In an exchange charitably describable as awkward, Harris was asked by South Carolina Republican and SASC member Lindsey Graham, "Is it fair to say, we do not have any intention of invading North Korea at all? Nobody has told you get ready to invade North Korea."
"That is not fair to say, sir," Harris answered, probably not the reply Graham was hoping for. "I believe the president has said that all options are on the table."
"Yeah, but I mean we're not just going to go in and take North Korea down for the heck of it," Graham said.
Harris: "I don't want to get into what we could or couldn't do."
"Well North Korea thinks we're going to invade at any moment. Do you think that's part of our national security strategy – without provocation to attack North Korea?" Graham asked.
"I think North Korea has provided provocation already," Harris said.
Graham then addressed the North Koreans directly: "In case North Korea's listening, none of us want to invade your country … All this military force going that way is to deter them from being able to protect us and protect our allies. We're trying to deter them from hurting us, we're not sending a bunch of people over there to invade their country without provocation."
Harris agreed with that statement from Graham, to which the senator responded, "I hope they understand that, and I hope China understands that."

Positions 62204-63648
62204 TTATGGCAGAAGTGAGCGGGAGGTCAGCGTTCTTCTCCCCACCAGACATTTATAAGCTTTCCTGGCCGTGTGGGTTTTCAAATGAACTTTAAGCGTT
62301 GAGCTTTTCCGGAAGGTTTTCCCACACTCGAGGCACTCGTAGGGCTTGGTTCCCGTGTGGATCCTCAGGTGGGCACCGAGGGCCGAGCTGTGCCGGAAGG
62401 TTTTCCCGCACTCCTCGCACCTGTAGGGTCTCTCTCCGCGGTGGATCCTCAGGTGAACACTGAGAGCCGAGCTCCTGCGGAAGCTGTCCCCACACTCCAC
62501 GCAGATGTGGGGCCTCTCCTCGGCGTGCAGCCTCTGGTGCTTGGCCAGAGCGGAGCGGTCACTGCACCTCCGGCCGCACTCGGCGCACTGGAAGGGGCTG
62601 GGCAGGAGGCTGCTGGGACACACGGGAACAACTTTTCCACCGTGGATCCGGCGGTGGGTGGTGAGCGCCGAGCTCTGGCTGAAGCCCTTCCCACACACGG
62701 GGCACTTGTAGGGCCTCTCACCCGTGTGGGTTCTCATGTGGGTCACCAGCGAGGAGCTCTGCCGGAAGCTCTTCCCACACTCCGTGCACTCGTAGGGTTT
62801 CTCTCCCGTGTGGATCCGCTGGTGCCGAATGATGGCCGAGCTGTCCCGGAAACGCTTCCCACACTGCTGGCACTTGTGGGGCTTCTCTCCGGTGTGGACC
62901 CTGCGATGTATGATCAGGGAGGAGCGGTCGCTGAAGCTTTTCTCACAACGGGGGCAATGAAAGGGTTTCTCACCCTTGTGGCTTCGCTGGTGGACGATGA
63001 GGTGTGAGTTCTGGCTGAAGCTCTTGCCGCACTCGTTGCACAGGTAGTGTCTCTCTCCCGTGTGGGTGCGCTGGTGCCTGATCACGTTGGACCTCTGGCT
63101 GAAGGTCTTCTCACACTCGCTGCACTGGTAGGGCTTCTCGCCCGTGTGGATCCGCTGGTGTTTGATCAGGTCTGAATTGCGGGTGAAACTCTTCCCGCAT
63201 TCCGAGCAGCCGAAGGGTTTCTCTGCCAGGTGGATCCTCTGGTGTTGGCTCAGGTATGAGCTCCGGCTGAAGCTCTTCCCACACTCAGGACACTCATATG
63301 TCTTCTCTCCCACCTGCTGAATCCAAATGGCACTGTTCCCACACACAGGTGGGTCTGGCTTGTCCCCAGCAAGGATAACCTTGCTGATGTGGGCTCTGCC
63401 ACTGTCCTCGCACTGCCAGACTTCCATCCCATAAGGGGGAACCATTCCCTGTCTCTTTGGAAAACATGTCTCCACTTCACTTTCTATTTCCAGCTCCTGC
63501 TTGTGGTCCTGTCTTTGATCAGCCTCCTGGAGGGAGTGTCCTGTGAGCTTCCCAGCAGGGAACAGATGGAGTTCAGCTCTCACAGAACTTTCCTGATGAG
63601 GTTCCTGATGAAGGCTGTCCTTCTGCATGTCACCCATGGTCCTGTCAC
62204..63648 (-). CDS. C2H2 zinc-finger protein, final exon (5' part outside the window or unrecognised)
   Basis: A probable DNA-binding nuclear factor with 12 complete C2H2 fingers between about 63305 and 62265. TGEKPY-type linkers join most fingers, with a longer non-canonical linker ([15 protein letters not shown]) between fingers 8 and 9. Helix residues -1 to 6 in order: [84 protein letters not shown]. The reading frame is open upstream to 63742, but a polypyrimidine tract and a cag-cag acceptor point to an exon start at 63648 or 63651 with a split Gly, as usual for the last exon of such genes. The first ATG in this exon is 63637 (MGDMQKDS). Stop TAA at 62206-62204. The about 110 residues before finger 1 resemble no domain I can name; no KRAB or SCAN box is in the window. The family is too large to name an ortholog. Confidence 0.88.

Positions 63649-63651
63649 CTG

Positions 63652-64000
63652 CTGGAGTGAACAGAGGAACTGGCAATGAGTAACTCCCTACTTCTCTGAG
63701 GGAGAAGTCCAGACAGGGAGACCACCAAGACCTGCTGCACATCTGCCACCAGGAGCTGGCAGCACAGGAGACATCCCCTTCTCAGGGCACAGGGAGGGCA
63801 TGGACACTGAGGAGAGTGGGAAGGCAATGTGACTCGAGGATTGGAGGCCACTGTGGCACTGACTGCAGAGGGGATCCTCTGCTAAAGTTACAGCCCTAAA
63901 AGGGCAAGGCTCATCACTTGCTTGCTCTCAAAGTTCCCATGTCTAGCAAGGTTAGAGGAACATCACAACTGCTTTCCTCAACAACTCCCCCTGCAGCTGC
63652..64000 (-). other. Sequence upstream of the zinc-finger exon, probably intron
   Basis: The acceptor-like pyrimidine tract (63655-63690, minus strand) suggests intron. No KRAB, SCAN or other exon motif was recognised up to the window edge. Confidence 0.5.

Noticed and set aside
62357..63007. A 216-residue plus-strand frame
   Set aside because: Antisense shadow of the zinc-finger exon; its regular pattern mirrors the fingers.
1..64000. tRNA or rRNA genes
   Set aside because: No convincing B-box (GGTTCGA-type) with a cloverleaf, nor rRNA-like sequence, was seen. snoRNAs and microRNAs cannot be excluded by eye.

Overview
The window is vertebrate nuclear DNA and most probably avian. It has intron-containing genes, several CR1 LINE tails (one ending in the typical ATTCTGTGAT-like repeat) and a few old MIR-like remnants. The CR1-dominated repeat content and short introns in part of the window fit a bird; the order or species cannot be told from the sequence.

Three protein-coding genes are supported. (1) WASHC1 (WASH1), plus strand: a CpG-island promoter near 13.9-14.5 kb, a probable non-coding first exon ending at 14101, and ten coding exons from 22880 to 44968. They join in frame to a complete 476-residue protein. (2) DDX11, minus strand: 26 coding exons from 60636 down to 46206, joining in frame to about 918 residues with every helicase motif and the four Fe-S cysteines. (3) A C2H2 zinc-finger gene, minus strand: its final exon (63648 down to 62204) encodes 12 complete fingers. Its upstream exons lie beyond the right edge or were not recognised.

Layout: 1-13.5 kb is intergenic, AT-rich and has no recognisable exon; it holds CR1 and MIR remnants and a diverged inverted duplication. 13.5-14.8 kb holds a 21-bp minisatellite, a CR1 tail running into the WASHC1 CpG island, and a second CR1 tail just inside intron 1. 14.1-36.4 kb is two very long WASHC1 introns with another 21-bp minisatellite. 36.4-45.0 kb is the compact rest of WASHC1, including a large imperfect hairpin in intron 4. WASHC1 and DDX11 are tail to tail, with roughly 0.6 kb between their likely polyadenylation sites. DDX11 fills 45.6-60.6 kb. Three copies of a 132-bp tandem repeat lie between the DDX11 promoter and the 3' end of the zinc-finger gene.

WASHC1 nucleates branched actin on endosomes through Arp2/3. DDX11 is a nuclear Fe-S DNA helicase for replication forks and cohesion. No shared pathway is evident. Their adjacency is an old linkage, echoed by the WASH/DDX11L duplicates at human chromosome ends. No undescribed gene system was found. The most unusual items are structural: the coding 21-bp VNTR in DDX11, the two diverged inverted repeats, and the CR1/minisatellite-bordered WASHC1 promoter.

Harris, who has served in the Navy for 39 years, did not sugarcoat the situation on the Korean Peninsula. When asked whether the current situation is comparable to the Cuban missile crisis in the 1960s, Harris said, "I'll just say that I think the crisis on the Korean Peninsula is real; it's the worst I've seen."
"I'm not a student of the Cuban missile crisis. But what I know of it, it seems that we are faced with a threat and a leader who is intent on achieving his goal of a nuclear capability against the United States."
This is far from the first time the United States has chafed with the Hermit Kingdom, but Harris has called North Korean dictator Kim Jong-un a different beast from his predecessors. "In the past, [the Kim family has] gone to this provocation cycle. There's a provocation, there's a negotiation, and there's a concession, peace for a while, and then the cycle starts again. I think Kim Jong-un has elevated that to a cycle of provocation, provocation, provocation," he told the House Armed Services Committee on Wednesday.
Harris also called the construction of DPRK ballistic missiles capable of threatening the United States "a matter of when."
"[Kim Jong-un's] capability is approaching the line of his rhetoric. When those lines cross, we are then at an inflection point, and we wake up to a new world," he said.
The thrust of Harris's House testimony on Wednesday was that it is inevitable that the DPRK will achieve nuclear ICBM capabilities; that Hawaii and other Pacific nations such as Japan are vulnerable to such attacks; and that he is not confident that the DPRK would use these missiles solely for deterrence. However, he also said that the American objective should be "to bring Kim Jong-un to his senses, not his knees."